The travel experts at Lonely Planet have published a guide about how to get around Havana as it isn't always as simple as you may think. Read on and find out more!
Which mode of transport is for you?
Havana is an unforgettable, fascinating place. But aside from being vibrant, fun, and chic, it's interesting. And what makes it interesting is that there are curious things about it. It really is unique. For example, although Havana has over two million inhabitants, there's no subterranean train system, so the "habaneros" have to make do by using the buses, or simply walking from A to B. This is because by western standards very few people own cars.
The thing is, you could say the whole transport system is tricky. That's why Lonely Planet has published a guide to help visitors to Havana navigate the capital city of the "Pearl of the Caribbean".
"What might be simple for locals isn't always easy to understand for visitors. Poor signage and idiosyncratic rules can make navigating Havana's transport system tricky for unversed tourists." - Lonely Planet
On the buses
As the Lonely Planet guide tells us, the buses, or "guas-guas" (just like in the Canary Islands), run along 17 set routes connecting central Havana with the suburbs. They're hot, crowded, and used mainly by locals, but curious budget-conscious tourists can give them a try.
As you'd imagine in a touristy city with lots to see and experience, there are open-top "hop-on hop-off" tourist buses too. It's worth knowing a bit about the routes though, depending on where you want to go.
"The open-topped T1 takes in most of the tourist sights in Centro Habana, Vedado, and Miramar. The single-story T3 runs to the beaches of Playas del Este via the city's historic forts. Both have their main terminus in Parque Central opposite the Hotel Inglaterra and depart every 20 to 30 minutes. All-day tickets cost the equivalent of $10 and must be paid for by credit card (no cash) on entering the bus." - Lonely Planet
Big old American taxis
If Havana is famous for one thing, it's the big American Pontiacs and Chevrolets that rumble around the city. They're a big attraction for the tourists and form a stereotypical image of the city as a whole.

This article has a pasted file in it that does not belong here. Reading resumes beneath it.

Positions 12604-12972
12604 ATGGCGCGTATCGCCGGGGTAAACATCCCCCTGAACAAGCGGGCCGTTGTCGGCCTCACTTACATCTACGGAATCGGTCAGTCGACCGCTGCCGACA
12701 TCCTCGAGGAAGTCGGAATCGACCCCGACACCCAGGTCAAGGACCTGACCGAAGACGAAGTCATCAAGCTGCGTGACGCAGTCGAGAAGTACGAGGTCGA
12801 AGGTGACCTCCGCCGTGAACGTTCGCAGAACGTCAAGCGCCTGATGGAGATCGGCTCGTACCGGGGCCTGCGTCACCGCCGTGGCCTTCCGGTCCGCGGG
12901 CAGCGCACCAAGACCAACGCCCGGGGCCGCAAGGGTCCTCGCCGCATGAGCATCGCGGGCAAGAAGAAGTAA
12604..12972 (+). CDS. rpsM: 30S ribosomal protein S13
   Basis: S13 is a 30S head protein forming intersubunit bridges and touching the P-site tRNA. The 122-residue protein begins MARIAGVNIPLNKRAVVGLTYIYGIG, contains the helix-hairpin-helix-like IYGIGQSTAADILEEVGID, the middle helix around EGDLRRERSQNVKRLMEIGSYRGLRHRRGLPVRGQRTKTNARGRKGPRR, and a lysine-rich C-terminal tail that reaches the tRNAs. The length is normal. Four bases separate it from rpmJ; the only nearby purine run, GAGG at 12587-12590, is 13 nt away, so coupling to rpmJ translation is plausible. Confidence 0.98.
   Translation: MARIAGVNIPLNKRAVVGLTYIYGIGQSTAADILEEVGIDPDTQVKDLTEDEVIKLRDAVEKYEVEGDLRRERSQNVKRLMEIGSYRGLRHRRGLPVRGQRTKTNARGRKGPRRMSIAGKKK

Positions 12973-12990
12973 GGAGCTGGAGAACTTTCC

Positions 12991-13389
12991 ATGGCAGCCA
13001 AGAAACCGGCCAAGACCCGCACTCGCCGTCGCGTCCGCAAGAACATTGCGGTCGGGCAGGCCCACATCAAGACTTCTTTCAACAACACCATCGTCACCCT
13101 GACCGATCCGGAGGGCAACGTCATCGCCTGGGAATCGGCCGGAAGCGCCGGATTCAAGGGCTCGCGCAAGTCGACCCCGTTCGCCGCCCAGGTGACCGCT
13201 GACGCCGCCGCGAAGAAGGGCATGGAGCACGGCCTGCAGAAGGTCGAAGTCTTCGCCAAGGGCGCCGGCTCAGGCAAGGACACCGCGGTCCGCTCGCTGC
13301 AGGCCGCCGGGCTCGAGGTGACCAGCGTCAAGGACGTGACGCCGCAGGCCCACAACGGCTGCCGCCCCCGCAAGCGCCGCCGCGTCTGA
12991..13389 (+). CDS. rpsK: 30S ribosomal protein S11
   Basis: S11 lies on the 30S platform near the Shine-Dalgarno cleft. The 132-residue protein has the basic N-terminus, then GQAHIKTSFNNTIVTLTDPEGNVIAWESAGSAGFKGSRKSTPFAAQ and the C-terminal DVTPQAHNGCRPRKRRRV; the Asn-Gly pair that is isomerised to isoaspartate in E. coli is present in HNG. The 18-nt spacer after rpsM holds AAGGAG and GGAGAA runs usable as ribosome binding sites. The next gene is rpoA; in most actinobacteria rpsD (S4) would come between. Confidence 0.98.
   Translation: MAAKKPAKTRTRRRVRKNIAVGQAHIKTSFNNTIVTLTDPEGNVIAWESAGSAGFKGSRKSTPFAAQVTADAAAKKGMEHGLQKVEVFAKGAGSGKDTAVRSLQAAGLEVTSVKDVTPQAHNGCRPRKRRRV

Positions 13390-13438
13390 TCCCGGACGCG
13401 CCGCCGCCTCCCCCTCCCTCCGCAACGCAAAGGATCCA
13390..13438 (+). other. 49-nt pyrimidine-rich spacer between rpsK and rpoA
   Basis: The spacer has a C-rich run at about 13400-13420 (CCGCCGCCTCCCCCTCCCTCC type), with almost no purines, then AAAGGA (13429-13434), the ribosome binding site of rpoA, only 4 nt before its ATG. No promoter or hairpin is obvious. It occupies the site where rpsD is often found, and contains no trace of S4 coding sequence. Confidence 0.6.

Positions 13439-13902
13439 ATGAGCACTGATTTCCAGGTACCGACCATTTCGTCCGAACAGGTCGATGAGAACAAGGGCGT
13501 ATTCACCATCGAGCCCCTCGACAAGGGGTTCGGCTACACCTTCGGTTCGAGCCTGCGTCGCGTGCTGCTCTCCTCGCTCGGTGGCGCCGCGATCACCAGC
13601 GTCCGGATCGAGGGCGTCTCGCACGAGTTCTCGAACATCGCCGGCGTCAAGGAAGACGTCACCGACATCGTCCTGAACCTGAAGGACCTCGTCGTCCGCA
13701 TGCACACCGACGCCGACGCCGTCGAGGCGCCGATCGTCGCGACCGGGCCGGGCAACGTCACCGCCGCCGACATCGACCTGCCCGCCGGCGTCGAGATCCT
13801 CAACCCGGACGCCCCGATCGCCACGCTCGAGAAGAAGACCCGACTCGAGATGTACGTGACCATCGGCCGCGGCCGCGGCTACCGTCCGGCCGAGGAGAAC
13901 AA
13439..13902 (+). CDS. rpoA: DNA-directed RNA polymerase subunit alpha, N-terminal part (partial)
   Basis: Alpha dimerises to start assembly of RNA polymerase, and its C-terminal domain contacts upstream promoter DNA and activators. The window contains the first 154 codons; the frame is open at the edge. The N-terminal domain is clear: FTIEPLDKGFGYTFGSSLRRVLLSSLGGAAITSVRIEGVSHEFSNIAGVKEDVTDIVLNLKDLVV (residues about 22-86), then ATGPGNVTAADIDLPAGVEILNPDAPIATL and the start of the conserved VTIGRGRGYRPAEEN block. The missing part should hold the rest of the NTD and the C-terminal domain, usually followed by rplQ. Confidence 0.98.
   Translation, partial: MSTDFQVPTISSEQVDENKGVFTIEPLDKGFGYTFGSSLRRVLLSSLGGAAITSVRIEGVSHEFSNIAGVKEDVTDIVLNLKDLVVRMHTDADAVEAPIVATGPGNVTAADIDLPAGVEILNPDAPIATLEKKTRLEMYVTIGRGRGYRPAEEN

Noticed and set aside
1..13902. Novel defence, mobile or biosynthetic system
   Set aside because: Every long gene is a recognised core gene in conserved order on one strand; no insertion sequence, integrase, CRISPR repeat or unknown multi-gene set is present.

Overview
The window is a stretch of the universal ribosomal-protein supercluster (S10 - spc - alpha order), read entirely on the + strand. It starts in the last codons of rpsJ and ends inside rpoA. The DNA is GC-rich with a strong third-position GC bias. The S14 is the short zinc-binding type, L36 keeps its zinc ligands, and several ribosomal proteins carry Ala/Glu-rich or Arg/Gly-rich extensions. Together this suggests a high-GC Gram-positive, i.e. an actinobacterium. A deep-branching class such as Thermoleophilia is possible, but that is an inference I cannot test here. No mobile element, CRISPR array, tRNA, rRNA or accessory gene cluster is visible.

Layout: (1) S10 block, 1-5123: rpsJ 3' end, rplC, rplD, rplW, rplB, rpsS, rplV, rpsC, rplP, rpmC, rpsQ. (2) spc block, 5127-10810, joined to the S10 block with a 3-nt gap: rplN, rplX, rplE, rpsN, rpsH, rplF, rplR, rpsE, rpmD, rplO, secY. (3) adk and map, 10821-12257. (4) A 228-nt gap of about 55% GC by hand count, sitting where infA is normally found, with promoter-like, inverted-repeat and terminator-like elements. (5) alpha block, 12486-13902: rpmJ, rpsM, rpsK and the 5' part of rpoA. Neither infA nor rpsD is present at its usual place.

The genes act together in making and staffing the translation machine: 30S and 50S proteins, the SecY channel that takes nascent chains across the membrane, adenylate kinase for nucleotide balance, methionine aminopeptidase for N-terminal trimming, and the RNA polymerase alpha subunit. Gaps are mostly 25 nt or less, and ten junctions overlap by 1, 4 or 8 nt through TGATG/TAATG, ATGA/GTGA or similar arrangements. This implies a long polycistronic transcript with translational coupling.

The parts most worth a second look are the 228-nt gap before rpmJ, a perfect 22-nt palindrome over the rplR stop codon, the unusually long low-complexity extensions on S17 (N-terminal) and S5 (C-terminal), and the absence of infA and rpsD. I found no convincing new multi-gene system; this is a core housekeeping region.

Interestingly though, not many people know that they're often taxis offering city tours, not private cars.
"Gran Car is a state-run company that offers private city tours in meticulously restored vintage American cars. The eye-catching autos, which range from bright pink Chevrolet Bel Air convertibles to 1940s-era Fords, generally wait in the vicinity of Parque Central and charge the equivalent of $30 for an hour-long trip around Havana's main sights. The drivers double up as guides although their commentary skills can be hit or miss. That said, they're hugely popular with tourists." - Lonely Planet
A ride in an almond
Alternatively, if you still want to ride in a vintage American automobile, but don't want to spend quite that much money, you can get in one of the city's "almendrones", which is the Spanish for "almonds"!
"Primarily used by locals, almendrones are shared taxis that motor along fixed routes. They're usually wheezing old American cars with rattling suspension that squeeze in five or six passengers. Almendrones will stop anywhere along their route to pick up or drop off passengers if they have space." - Lonely Planet
Alternatives to these Americanised rides are mainly battered Russian Ladas with no seatbelts, or the Cubataxis, which in all honesty, is probably the most normal choice.
The city on two wheels
Havana is a city that embraces the bicycle, and we think that Cuba is best seen on two wheels. That's why hiring a bicycle isn't a bad idea if that's your thing.
In addition, you can travel by rickshaw if you're not keen on much physical exertion, getting the rickshaw driver to do the hard work for you.
Much of the old colonial part of Havana has streets too narrow for cars, so getting around the winding cobbles, is a viable option.
"Several reputable companies, including Ruta Bikes, rent bikes that are good for getting around town. If you're uncertain of Havana's geography or the slightly manic road rules, the company also offers a selection of excellent guided tours." - Lonely Planet
Getting back to basics
What's wrong with a walk? As the Lonely Planet article tells us, Havana is a good walking city. You can stroll along the 7km-long (4.3 miles) Malecon seaside promenade, and much of Old Havana's historic core is mainly pedestrian. Havana Centro's tight grid of streets is also best explored on foot.
"In a country where car ownership is an estimated 38 per 1000 people, I like to do as the locals do and get around on foot. Jogging along the Malecon at sunset amid the crashing waves is one of the city's finest pleasures. Habaneros like to refer to it as "the world's longest sofa," an entertaining slice of open-air theatre where half the city shows up to meet, greet, date and debate. It never fails to put a smile on my face." - Brendan Sainsbury, travel writer
Havana is such a fine city, where tourists can really dive in at the deep end and immerse themselves in the culture.
Each visitor to the city will have their own preference for how to see the city, but depending on how close to the action you want to be, there are many different modes of transport to suit every holidaymaker's needs.
Produced in collaboration
with the Cuba Tourist Board.